How does writing a short story differ from writing a novel?
Teddy posted this question on my “Ask A Question For My Blog” page:
Does a short story have the same three act structure (three disasters, plus climax)as a novel?
Randy sez: A short story has a beginning, a middle, and an end, like a novel. However, you simply don’t have the space to build up to three major disasters and then work through a full-resolution ending, as you would in a novel.
I’m no master of the art of short story writing, but I’d say that you have a lot more latitude for structuring a short story than you do with a novel. As you go up the length scale for short stories, you’ll have room to put in more of the large-scale features of a novel.
However, the lowest level structure of the story (what Dwight Swain calls “Motivation-Reaction Units” — MRUs for short) is identical in a short story and in a novel. The reason is that this is where you “show, don’t tell.” And you only have a very few tools for “showing” — Action, Dialogue, Interior Monologue, Interior Emotion, and Description. Those tools are the same, whether you’re writing short or writing long.
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James Thayer says
Many folks think that a short story and the novel are hugely different. But the distinction is simple: a short story is short, and a novel is long.
Because a short story is short, it can waste no words. 1) It usually features one point of view. 2) It often tells of one main action in the life of the protagonist, often in one scene. 3) There usually isn’t room for back-story, set-up, subplots or other things that don’t directly affect the main action. Edgar Allan Poe said a short story should strive to create “the single effect,” a single emotional impact that imparts a flash of understanding, though both impact and understanding may be complexity. A short story is sharp and economic. An excellent example is William Carlos Williams’ The Use of Force, available at http://www.fti.uab.es/sgolden/docencia/force.htm .
Phillip Conrad says
I have read three act short stories, but they are pretty rare. Usually, doing justice to a single act in the short story format is pretty difficult. A lot of them follow the basic pattern of Puzzle – Solution, Problem – Remedy, or Question – Answer. Maybe that’s two acts, but it reads almost musically, when it’s good. There’s no room to spell out multiple failures to achieve the story goal. I find them amazingly difficult to write, despite being shorter than novels.
Grab a copy of Alfred Hitchcock, or Ellery Queen magazine and read some current ones. Alternately, you could get Analog, if you like Sci-Fi. Not coincidentally, these are magazines represent the most obvious short story market, and they will take unagented submissions. It’s no cakewalk though! The authors who get published in these magazines are good!
O’Henry, Checkov, Poe, Woolrich and Lovecraft are all considered masters of the craft. Time spent reading them certainly isn’t time wasted. You can also get a pretty good sense of what formats are popular from anthology-style T.V. shows, like the Twilight Zone, Outer Limits, etc. If you like the experimental, try searching out Flash Fiction. I don’t know if there’s a market for it, but people do have a lot of fun writing and reading it.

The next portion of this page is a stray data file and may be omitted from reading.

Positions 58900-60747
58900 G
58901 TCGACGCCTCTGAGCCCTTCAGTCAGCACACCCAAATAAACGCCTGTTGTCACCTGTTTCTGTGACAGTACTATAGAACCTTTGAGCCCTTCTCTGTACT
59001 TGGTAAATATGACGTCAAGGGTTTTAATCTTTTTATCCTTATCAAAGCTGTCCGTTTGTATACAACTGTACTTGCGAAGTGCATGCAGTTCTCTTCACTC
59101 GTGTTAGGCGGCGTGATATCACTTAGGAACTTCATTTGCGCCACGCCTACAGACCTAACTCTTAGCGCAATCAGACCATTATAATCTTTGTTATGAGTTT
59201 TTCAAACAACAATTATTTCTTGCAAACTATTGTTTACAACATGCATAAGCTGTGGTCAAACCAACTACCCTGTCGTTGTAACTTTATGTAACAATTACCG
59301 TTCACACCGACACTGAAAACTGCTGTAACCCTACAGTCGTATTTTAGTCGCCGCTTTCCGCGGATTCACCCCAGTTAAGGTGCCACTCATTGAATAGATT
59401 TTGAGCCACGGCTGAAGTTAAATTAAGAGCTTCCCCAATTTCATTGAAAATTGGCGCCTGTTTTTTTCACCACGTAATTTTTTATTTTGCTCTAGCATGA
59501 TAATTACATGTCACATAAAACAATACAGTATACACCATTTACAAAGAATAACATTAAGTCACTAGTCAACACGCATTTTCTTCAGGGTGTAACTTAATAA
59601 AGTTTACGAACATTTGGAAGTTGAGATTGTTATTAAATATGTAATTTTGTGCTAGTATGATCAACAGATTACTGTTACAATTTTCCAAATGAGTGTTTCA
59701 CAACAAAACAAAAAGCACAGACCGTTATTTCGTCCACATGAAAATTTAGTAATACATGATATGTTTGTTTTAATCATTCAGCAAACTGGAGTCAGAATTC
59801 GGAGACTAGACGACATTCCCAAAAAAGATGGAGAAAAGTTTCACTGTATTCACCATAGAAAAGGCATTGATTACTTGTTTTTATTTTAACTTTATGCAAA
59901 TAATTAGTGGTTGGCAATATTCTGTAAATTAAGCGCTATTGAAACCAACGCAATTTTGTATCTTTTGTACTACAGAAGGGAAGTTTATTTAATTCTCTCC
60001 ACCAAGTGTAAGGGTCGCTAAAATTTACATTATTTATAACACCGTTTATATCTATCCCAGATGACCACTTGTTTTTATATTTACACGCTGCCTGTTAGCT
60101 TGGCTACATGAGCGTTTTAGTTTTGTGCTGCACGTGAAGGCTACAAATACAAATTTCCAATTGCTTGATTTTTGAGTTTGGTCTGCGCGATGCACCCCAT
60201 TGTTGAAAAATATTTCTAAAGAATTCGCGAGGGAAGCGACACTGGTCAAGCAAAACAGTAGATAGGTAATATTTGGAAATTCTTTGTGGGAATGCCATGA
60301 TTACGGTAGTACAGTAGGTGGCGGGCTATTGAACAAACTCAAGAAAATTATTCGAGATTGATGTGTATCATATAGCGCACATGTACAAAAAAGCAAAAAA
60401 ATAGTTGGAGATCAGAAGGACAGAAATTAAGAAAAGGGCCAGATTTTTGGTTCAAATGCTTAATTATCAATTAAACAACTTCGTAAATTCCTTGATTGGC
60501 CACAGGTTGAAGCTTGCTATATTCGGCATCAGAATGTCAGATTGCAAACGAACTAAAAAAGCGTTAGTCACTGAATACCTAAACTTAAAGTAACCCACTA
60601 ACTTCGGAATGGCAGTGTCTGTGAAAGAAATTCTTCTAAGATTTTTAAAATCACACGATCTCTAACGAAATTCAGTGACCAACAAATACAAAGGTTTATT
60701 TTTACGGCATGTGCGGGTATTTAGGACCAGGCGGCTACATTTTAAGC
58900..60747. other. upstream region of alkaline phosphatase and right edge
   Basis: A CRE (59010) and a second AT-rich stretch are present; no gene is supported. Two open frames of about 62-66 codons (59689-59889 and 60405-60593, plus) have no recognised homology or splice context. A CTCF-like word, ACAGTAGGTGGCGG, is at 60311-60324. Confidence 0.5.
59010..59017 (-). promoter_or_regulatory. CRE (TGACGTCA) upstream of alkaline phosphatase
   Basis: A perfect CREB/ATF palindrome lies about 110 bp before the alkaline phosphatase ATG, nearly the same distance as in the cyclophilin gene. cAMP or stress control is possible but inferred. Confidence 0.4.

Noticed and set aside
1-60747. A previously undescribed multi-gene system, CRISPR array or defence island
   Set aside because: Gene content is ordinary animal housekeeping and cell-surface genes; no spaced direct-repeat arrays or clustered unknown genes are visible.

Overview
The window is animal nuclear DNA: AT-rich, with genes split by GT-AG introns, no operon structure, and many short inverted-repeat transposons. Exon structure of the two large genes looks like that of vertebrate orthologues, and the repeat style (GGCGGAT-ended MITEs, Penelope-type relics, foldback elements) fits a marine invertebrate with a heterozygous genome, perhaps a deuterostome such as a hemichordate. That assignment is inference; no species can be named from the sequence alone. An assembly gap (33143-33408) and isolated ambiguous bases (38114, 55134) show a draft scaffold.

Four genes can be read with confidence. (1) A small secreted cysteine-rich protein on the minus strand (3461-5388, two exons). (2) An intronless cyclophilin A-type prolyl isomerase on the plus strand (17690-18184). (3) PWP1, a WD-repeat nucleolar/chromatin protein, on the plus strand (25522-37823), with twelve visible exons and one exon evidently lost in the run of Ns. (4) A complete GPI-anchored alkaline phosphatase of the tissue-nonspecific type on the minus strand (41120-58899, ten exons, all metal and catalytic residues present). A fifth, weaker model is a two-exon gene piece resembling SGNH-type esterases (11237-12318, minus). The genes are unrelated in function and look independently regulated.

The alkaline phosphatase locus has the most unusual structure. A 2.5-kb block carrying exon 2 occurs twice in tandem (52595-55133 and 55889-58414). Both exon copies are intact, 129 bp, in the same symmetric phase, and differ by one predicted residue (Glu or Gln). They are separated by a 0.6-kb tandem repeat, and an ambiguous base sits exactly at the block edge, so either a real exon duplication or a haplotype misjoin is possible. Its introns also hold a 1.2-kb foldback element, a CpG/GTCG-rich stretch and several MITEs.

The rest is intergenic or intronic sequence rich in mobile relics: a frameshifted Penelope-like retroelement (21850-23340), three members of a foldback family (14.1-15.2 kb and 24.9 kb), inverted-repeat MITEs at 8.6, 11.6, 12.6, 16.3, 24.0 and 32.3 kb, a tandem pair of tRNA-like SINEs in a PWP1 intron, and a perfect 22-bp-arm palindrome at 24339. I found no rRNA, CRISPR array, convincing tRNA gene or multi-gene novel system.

Here’s a link to one of my favorites by O’Henry. I apologize if you find the subject matter objectionable in any way. These are weird, guarded times. Amazingly, I was assigned to read this in school, in elementary school I think. It reads like a single third act, bracketed by a quick inciting incident and a very fast conclusion. Problem – Explain Problem and Plan (most of the story) – execution – result. Anyway, enjoy:
Tony Smith says
I personally think EVERY story should have a 3 act structure regardless of length. Think of Little Miss Muffet. It is a classic example of 3 act structure in a very short piece.
Little Miss Muffet
Sat on a tuffet,
Eating her curds and whey; (end Act 1)
Along came a spider,
Who sat down beside her (end Act 2)
And frightened Miss Muffet away. (end Act 3)
My experience in writing short stories (not published yet) is that I usually only have space in my 8-10k words for one major disaster and the resolution.
Frequently the major disaster occurs before the story starts or right at the beginning, and the story is “about” how the POV responds to this catastrophe.
I’ve tried to put in more acts but they just get too sketchy (more like a prose outline), or the story grows out of the 10-15k word envelope of a short story. My experience suggests to me that it takes about 10 – 15k words to properly develop a disaster, the fallout and response. I’d guess that this is why the minimum length for a novel is 60-80k words.
Van Arie says
I think the most important part of a Short Story is to make it rewarding at the end. Some catch you right away and others make you work for the climatic ending. I personally couldn’t say there is a right or wrong way to write one. Only that some turn out much better than others.
Thanks Randy and newburydave.
This is really good info. The more short stories I crafted the more I came to the same conclusion. I,too,tried to add more acts but the story rapidly slides sideways and ends up a confusing mess. There’s so little out there about short story structure. Some magazines only want 2,00-3,000 words from first time writers, so you’ve got to have your story on straight from the beginning. Really appreiate this blog.
My blog has a number of shorties that never knew the three-act structure. The structure, in general, is there only if you think it is.